A Japanese team working to develop a “space elevator” will conduct a first trial this month, blasting off a miniature version on satellites to test the technology. The test equipment, produced by researchers at Shizuoka University, will hitch a ride on an H-2B rocket being launched by Japan’s space agency from southern island of Tanegashima next week.
The test involves a miniature elevator stand-in -- a box just six centimetres (2.4 inches) long, three centimetres wide, and three centimetres high. If all goes well, it will provide proof of concept by moving along a 10-metre cable suspended in space between two mini satellites that will keep it taut.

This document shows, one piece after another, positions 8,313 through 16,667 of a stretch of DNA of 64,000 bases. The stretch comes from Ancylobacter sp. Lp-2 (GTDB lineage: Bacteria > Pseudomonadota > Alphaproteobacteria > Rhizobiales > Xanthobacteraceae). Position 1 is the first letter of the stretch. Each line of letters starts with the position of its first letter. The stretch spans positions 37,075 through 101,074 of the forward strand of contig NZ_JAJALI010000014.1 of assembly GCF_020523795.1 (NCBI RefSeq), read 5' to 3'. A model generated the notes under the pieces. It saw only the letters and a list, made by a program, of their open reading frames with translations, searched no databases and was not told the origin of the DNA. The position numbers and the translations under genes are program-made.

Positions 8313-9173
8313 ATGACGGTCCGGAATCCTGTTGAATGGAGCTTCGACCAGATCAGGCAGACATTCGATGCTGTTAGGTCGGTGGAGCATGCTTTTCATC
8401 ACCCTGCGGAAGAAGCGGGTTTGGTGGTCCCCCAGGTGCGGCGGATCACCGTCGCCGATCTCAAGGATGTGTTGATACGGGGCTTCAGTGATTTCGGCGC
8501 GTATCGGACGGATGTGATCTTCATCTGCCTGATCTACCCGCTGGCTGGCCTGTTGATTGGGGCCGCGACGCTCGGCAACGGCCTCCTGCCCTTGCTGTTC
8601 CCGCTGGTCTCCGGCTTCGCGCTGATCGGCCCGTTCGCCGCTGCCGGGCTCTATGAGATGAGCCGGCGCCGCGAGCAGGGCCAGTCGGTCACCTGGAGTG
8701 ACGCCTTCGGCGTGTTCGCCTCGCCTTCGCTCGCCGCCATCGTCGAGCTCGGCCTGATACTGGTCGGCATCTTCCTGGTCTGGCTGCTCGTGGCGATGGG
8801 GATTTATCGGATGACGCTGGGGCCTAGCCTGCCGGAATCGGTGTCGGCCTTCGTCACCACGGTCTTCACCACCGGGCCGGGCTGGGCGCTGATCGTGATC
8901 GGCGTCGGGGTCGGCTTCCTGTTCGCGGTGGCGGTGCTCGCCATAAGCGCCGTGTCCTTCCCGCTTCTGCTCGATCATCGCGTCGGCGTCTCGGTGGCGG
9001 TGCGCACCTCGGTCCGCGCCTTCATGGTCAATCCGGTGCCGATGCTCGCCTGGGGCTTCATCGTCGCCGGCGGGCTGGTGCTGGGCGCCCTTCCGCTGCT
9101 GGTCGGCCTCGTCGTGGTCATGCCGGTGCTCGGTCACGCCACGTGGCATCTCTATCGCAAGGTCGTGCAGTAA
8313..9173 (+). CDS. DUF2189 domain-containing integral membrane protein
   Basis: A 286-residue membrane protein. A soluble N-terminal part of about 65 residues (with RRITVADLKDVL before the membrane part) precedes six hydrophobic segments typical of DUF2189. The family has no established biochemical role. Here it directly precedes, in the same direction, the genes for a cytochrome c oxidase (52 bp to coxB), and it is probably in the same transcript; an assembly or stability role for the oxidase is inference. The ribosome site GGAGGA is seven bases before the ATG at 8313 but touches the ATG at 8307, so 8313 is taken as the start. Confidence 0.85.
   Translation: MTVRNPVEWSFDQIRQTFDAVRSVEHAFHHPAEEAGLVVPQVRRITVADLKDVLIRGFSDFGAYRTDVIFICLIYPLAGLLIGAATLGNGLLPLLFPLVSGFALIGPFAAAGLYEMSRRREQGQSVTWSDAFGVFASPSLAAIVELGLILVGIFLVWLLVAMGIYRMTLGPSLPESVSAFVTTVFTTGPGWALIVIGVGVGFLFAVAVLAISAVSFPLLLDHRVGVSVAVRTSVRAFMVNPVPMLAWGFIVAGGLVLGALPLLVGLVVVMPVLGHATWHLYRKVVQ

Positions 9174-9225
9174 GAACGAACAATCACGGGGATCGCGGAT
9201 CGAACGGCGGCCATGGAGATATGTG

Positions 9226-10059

The mini-elevator will travel along the cable from a container in one of the satellites. “It’s going to be the world’s first experiment to test elevator movement in space,” a university spokesman told AFP on Tuesday. The movement of the motorised “elevator” box will be monitored with cameras in the satellites.
It is still a far cry from the ultimate beam-me-up goals of the project, which builds on a long history of “space elevator” dreams. The idea was first proposed in 1895 by Russian scientist Konstantin Tsiolkovsky after he saw the Eiffel Tower in Paris, and was revisited nearly a century later in a novel by Arthur C. Clarke.